Well, we’re starting to get our first taste of the “taboo” controversies related to MGSV! I’m impressed with how perfectly Kojima is setting the trap for people. We know he was a troll, but this is the kind of subtlety I didn’t think we’d see from him anymore.
What am I talking about? It all started when he mentioned that a female fan of the character “Quiet” — the sniper from the Phantom Pain trailers who wears only a skimpy bikini and mesh leggings — wanted details on her outfit in order to cosplay more accurately. According to Kojima, he took this request so seriously that he wanted to privately give her exclusive 3D model information, but wasn’t allowed to. Instead, he had to reveal it publicly, and so he took time out of his busy schedule (which includes the grand reveal of the Los Angeles studio of Kojima Productions) to whip up the art and put it online…
Read on for the full story and my theory about it all…
In a book he wrote called “War is A Racket”, this is what a former Marine Major General had to say about the nature of the war:
I suspected I was just part of a racket at the time. Now I am sure of it. Like all the members of the military profession, I never had a thought of my own until I left the service. My mental faculties remained in suspended animation while I obeyed the orders of higher-ups. This is typical with everyone in the military service.
I helped make Mexico, especially Tampico, safe for American oil interests in 1914. I helped make Haiti and Cuba a decent place for the National City Bank boys to collect revenues in. I helped in the raping of half a dozen Central American republics for the benefits of Wall Street. The record of racketeering is long. I helped purify Nicaragua for the international banking house of Brown Brothers in 1909-1912 (where have I heard that name before?). I brought light to the Dominican Republic for American sugar interests in 1916. In China I helped to see to it that Standard Oil went its way unmolested.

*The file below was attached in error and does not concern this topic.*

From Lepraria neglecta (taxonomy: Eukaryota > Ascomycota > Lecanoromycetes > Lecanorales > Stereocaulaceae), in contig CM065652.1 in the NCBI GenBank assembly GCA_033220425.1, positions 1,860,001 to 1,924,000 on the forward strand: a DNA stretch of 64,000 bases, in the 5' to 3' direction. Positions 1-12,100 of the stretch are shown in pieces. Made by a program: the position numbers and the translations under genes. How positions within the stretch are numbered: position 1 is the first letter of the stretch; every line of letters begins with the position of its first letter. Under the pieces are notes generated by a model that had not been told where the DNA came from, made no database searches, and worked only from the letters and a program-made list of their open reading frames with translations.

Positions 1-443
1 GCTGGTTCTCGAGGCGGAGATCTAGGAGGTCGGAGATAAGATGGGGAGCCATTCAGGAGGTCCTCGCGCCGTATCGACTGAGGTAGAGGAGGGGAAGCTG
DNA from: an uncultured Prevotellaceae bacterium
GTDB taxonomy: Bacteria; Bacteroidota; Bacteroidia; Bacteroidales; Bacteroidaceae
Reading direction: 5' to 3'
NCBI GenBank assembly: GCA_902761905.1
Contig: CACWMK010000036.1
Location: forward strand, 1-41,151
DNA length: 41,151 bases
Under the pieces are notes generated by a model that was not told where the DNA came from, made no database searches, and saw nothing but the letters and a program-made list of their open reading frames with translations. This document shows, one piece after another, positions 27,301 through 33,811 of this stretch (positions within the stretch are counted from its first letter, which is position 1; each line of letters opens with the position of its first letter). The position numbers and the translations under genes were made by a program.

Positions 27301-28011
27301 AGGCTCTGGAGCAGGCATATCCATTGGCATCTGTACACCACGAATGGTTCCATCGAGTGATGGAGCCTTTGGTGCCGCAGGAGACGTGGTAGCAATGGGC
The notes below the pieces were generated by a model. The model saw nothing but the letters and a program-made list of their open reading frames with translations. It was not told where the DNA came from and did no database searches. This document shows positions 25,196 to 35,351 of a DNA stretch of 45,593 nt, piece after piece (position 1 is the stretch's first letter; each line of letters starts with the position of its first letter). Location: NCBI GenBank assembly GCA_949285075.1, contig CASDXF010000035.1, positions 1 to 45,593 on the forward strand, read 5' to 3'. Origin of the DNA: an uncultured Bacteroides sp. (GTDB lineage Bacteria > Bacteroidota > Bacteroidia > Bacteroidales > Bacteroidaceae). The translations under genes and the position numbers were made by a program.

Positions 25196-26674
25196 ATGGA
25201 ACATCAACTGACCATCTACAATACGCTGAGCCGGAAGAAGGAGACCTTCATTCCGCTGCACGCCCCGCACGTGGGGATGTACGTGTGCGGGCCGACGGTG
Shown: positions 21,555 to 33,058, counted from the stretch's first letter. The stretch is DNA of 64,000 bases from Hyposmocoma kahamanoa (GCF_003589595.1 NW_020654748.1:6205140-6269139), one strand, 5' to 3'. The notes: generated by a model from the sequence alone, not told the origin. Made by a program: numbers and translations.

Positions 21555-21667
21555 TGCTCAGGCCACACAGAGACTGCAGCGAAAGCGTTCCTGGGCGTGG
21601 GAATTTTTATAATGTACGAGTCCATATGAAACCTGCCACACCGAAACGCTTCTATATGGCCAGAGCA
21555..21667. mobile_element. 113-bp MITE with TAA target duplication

People around the world have seen US military dominance as a racket for as long as it has operated abroad, but this is a high ranking official who blindly served America. The whole “we’re not tools of the government, or anyone else” speech comes to mind…
Game playing/streaming community Insomniac Gamers (not to be confused with Insomniac Games the studio) is planning a charity event this Saturday, July 20th. It starts in the morning and goes until the next day, with Metal Gear Solid and Metal Gear Solid 3 both being live streamed on their website, along with Resident Evil, Super Mario World, Dark Souls, and Pokemon Blue. I’m not saying you have to check it out, but it might be cool to flood their stream’s chatroom with discussion of the Patriots and Eva’s plastic surgery. Food for thought.
The proceeds will go to Child’s Play, which as you know by now is the only charity we can truly be confident is making a positive difference in the world.
It should also be noted that these games will be played as in “speed run” style, which means you might actually learn something by watching. Last time, they raised over $1,800, so you can believe that you won’t be sitting in a chatroom by yourself the whole time. Set your little smartphones to remind you about the charity event, and then bookmark this page to watch some games and chip in for the sick kids.
JULY 20th — Insomniac Gamers 20 Hour Streaming Marathon for Child’s Play Charity
When you think of pretentiousness, you probably think of failed attempts at being intellectual or profound. It’s the failed attempts that you think of. It’s not pretentious to actually be profound or intellectual, but when an artist’s ambition is not matched by his talent, it usually ends up feeling phony. You might think of a college chick who wants to open up your third eye with a shitty tambourine dance and some pot; or you might think of some indie developer who tries to tackle the sensitive issue of rape with an 8-bit sidescroller. In both cases, you’re thinking of someone who bites off way more than they can chew. You think of Peter Molyneux.